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Penn Medicine will participate in a national study that will test if the use of Apple Watches and mobile health apps can make recovery more efficient in patients with hip and knee replacements.

The study, administered by Apple and medical device company Zimmer Biomet Holdings, aims to determine whether the mobile application mHealth can be paired with the activity monitoring capabilities of the Apple watch to make recovery more efficient, according to Zimmer Biomet.

The mobile application will allow doctors to send important information and reminders to their patients, who in turn can electronically update their physicians on their condition. The two companies hope that this technology will allow patients to simplify and expedite their recovery processes.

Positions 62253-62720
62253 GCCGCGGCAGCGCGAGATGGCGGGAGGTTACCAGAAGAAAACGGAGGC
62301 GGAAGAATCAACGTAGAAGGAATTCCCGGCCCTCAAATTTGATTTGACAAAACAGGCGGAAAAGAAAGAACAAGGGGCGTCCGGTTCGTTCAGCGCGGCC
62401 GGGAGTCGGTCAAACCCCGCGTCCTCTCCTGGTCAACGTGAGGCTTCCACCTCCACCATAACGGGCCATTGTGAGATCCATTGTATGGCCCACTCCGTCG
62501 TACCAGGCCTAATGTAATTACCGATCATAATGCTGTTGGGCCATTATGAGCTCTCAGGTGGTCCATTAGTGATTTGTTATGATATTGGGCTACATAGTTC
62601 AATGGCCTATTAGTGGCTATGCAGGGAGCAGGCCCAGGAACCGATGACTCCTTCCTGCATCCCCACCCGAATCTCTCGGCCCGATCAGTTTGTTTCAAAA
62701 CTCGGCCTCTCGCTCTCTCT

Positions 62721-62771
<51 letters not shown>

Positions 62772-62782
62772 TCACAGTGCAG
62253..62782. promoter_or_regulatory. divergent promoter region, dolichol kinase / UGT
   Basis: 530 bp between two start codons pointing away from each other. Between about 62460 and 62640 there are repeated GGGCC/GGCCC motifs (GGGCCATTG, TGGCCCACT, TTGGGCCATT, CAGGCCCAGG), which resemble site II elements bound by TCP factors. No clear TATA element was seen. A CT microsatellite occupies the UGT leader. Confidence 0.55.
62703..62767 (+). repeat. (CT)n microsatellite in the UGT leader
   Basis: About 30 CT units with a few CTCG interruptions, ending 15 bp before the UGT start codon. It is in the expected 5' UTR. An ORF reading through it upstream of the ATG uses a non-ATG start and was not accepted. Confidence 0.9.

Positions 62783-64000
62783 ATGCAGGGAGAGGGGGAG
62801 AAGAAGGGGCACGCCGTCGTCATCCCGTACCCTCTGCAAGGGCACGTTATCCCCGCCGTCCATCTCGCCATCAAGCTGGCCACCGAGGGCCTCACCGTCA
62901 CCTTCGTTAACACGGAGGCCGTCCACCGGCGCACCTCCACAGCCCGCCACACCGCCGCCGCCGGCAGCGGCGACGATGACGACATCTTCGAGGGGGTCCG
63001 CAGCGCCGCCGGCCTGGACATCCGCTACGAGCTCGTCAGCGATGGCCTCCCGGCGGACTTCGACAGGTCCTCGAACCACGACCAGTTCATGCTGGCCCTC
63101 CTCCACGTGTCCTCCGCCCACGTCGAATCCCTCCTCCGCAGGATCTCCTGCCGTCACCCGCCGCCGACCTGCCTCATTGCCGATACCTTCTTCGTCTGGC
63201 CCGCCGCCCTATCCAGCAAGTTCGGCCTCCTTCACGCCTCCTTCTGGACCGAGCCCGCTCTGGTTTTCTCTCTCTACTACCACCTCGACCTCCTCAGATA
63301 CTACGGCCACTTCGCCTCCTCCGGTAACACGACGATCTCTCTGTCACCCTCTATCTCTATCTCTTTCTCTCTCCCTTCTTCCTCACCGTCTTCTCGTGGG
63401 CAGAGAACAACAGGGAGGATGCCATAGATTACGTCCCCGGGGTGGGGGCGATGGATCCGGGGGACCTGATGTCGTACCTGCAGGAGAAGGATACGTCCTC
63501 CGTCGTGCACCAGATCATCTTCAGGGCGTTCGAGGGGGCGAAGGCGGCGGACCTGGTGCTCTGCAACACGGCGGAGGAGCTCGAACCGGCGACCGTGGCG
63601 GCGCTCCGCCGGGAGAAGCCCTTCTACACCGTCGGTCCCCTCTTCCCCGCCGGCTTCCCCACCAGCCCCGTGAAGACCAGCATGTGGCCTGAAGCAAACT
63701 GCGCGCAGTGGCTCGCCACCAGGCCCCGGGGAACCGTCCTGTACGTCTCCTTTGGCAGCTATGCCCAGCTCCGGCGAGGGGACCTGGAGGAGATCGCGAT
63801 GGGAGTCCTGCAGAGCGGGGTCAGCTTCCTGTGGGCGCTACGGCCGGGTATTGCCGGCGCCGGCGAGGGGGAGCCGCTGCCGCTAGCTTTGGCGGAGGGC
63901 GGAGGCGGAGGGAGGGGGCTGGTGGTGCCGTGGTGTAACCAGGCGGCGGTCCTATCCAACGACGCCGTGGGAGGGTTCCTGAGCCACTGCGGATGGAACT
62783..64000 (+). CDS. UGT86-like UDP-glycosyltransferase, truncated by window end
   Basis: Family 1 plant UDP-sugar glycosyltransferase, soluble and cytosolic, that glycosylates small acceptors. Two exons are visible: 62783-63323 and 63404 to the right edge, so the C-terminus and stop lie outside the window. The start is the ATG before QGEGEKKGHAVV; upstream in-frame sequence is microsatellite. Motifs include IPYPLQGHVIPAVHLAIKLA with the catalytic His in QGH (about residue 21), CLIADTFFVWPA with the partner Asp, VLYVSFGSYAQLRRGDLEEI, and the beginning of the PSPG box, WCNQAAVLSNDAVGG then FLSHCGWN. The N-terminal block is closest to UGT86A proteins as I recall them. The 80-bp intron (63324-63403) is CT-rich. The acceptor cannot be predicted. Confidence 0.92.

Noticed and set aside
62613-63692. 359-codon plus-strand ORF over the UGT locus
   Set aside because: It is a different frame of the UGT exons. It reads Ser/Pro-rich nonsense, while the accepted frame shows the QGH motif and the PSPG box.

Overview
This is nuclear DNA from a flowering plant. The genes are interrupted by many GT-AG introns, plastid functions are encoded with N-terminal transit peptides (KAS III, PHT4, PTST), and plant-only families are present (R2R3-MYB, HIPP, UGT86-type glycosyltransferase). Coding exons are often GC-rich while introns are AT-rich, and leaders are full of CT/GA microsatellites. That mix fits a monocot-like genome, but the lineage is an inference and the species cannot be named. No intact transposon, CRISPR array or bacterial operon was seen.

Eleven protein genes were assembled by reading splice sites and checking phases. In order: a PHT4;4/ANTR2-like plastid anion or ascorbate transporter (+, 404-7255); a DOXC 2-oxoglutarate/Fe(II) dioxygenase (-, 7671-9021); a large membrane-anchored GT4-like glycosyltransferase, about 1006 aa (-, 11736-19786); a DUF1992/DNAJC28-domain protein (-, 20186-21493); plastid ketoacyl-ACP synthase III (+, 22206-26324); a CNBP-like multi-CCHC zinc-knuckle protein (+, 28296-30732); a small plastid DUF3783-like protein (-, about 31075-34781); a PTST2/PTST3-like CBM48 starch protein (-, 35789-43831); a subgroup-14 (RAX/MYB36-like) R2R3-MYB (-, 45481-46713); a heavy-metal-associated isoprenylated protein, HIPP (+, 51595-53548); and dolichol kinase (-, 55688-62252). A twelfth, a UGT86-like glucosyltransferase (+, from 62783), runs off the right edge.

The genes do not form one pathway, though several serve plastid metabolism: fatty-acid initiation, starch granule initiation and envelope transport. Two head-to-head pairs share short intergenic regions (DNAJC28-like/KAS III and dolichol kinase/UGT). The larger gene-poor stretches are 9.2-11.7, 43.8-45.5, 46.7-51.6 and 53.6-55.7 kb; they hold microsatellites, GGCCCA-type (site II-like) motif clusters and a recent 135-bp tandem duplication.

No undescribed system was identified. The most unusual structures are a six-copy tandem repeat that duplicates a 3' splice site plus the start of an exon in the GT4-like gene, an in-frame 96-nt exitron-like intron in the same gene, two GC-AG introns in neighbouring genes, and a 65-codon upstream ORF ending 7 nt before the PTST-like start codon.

Penn joins other universities, including the academic health systems of the University of Utah and Emory University, in the study, mHealth Intelligence reported. Approximately 10,000 knee and hip surgery patients from across the country are expected to participate.

Penn Medicine’s participation in the survey is the latest in their efforts to integrate technological innovation with healthcare provision. Recently, Penn Medicine introduced a new initiative called PennChart to facilitate the access of electronic health records for clinicians to speed up patient treatment.

Penn Medicine’s Center for Health Care Innovation established mHealth labs in 2016 to improve the quality of medical practices through technological advancements. Research at the mHealth labs involves student collaboration from various facets of the University, including medical, nursing, engineering, and public health students.

Apple Chief Operating Officer Jeff Williams said in a press release that he hopes the study will have positive effects on patients, in terms of both recovery and personal empowerment.

“We believe one of the best ways to empower consumers is by giving them the ability to use their health and activity information to improve their own care,” Williams said.

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